Connecting Evidence to Your Claims highlights ways to link evidence to claims in a reader-based way.
Many emerging writers struggle with connecting sourced material to their claims and to their thesis. Oftentimes, this is because they’re too close to their work and think that the connection between claim and evidence is completely apparent to the reader. Even if the connection is readily visible, authors should still follow up a piece of sourced material with an explanation of its relevance to the author’s point, purpose, and/or thesis. Such connections (“analysis”) should be made directly following the sourced material.
Remember that your essay is your opportunity to showcase your ideas and arguments. Avoid using an excessive amount of source material; doing so can take your readers’ focus away from your original arguments. Going back to the notion that writing is engaging in conversation, think of engaging with your source material as if you are having a conversation with the writers themselves. You can use source material to lend support, to complicate, or even to argue against previous ideas.
Let’s say that we’re writing a research paper that suggests offshore drilling should be banned, and our thesis is as follows:
Though some may argue that offshore drilling provides economic advantages and would lessen our dependence on foreign oil, the environmental and economic consequences of an oil spill are so drastic that they far outweigh the advantages.
Following this thesis come body paragraphs relating our main points: (1) the known economic impact of past oil spills; (2) the known environmental impact of past oil spills; (3) the potential impact of oil spills on marine and human life; (4) a comparison between advantages and disadvantages of offshore drilling; and (5) a response to potential counterarguments. Our conclusion would then include a proposal to ban offshore drilling.
So, for instance, in our fifth body paragraph we include the following claim (in our topic sentence) and also provide the following support:
Others argue that the US needs to end its dependence on foreign oil from unstable regions, which necessitates domestic oil production. During an April 2010 speech to the Southern Republican conference, Sarah Palin responded to the ongoing debate about offshore drilling and insisted that “relying on foreign regimes to meet our energy needs makes us less secure and makes us more beholden to these countries” (Malcom).
We can’t, as writers, just stop there, because our reader would not necessarily know the connection between our point and the quote. As such, we must make the connection for our reader. Here are a few ways to make such a connection:
- Break down ideas: Palin’s assertion implies that the majority of our oil comes from unstable regimes in antidemocratic regions. Although we understand her concerns about providing such regimes with a measure of economic power over the United States, we believe that offshore drilling poses a greater threat to the stability of our economy.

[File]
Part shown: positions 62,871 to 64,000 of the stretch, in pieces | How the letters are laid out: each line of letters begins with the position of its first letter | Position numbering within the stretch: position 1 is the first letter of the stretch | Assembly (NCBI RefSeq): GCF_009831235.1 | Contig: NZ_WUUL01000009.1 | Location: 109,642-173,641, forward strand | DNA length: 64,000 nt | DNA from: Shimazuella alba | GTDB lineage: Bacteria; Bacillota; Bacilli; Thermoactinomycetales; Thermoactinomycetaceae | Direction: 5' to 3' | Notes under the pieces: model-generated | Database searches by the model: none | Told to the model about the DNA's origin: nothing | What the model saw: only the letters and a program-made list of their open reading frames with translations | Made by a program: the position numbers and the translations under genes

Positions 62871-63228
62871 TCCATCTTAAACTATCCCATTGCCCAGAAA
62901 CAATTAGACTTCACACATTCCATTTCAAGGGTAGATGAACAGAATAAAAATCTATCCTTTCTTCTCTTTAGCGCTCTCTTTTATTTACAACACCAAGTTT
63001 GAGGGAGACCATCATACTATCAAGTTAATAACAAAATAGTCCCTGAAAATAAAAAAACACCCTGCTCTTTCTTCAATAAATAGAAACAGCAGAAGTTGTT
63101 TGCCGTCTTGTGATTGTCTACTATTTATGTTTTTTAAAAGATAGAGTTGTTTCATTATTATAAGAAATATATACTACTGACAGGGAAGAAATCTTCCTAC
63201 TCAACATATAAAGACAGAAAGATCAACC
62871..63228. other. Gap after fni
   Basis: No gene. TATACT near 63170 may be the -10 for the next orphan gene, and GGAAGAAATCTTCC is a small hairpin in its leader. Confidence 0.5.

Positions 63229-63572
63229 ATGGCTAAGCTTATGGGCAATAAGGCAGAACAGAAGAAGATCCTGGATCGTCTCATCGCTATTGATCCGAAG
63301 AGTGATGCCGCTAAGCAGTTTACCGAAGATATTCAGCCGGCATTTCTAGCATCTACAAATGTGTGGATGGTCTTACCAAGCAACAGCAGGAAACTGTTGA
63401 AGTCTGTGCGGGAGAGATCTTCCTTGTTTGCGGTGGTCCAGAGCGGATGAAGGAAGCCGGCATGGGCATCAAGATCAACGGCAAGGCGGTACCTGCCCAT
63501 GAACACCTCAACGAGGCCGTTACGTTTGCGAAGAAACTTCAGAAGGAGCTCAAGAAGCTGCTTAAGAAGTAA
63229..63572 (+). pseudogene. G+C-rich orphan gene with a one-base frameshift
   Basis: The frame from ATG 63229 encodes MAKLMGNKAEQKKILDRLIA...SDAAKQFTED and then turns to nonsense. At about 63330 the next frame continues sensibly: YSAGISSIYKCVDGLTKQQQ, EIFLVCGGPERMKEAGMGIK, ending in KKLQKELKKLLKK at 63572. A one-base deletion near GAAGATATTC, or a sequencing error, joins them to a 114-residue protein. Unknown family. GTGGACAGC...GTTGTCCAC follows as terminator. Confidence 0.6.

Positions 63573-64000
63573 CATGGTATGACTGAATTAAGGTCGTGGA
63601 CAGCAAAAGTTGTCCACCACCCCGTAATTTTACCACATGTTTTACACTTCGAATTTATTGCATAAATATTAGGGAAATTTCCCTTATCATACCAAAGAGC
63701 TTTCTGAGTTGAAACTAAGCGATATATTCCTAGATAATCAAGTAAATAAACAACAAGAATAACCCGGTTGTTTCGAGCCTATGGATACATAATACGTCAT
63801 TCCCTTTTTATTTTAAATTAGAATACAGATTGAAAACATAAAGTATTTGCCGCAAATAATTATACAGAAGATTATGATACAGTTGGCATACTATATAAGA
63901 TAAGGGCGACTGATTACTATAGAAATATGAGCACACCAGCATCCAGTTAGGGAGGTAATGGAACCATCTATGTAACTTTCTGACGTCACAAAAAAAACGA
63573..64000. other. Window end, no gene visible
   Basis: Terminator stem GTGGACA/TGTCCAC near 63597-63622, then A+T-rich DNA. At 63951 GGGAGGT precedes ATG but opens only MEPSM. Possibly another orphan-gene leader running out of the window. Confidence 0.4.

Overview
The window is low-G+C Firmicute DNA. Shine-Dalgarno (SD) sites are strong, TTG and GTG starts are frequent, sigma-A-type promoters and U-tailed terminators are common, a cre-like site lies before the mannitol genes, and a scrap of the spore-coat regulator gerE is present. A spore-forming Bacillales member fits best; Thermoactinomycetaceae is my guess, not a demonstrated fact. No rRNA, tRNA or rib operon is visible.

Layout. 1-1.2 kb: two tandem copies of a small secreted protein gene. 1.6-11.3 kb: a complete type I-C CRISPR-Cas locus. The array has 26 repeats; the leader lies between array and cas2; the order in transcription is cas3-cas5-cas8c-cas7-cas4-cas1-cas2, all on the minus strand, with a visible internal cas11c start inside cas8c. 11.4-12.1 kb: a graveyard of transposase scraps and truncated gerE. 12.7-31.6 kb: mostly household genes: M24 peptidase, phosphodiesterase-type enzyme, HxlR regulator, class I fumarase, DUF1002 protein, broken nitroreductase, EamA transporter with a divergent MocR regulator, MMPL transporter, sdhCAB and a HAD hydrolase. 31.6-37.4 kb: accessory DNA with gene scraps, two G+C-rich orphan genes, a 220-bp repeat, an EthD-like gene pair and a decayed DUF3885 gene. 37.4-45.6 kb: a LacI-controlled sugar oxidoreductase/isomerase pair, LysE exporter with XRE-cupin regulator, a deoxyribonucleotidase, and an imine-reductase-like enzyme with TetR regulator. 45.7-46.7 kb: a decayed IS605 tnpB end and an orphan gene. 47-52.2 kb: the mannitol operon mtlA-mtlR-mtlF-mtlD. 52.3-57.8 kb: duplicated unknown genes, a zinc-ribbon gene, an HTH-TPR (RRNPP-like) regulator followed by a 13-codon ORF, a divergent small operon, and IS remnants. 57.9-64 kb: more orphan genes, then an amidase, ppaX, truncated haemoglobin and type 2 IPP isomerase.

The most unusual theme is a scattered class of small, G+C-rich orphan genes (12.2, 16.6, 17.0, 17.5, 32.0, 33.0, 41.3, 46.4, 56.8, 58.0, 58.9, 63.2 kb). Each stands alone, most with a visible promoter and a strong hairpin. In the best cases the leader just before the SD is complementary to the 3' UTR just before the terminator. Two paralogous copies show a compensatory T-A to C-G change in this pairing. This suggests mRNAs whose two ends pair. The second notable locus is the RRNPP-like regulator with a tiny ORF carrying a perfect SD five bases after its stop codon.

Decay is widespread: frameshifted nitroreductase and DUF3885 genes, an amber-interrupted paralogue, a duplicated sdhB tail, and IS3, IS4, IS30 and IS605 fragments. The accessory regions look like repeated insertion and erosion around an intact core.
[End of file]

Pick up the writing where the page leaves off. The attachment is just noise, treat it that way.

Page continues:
- Connect back to the thesis: Though Palin’s argument is representative of a group that views offshore drilling as a necessity, it fails to acknowledge that America’s largest petroleum trading partners are not countries with unstable regimes.
- Connect back to the paragraph’s main point: Palin’s argument is representative of a cohort that believes in the importance of domestic oil production.
- Point to the author’s purpose: Despite Palin’s (and Republicans’) protests, we argue that offshore drilling presents a more real threat to American security than do foreign regimes.
Thus, depending on where you want to go in the paragraph, you have many options for ways to make connections for your reader. Remember, your reader is not in your brain; and as smart as he or she may be, you still need to make connections that explain the relevance or purpose of included sourced material.
Simply agreeing or disagreeing does not continue the conversation, nor does it highlight the importance of your findings. Another way of thinking about source engagement is a three-step process: explain, engage, and discuss.
• Explain what the author in the source is talking about and why it is important. Do not take it for granted that readers will know why the source material you use is important or significant.
• Engage and talk back to the source. Demonstrate an understanding of the source material, and use this to propel your argument.
• Discuss the implications of your response.
Here is an example of the three-step process:
An important question for both composition instructors and students to address is why new ways of writing ought to be explored. Compositions theorists Flower and Hayes say that “According to many writers, including our subjects, writing often seems a serendipitous experience, as act of discovery. People start out writing without knowing exactly where they will end up: yet they agree that writing is a purposeful act” (286). In other words, not all writers know from the beginning what their final writing product will look like. If writing is indeed a road to discovery, then trying different ways of writing is also a kind of discovery that contributes to the purposeful act of writing.
Connecting your claims to source material is an important facet of structuring a strong argument. Scholarly and up to date sources give your ideas credibility and authority; just be sure to prioritize your own thoughts over those of your sources.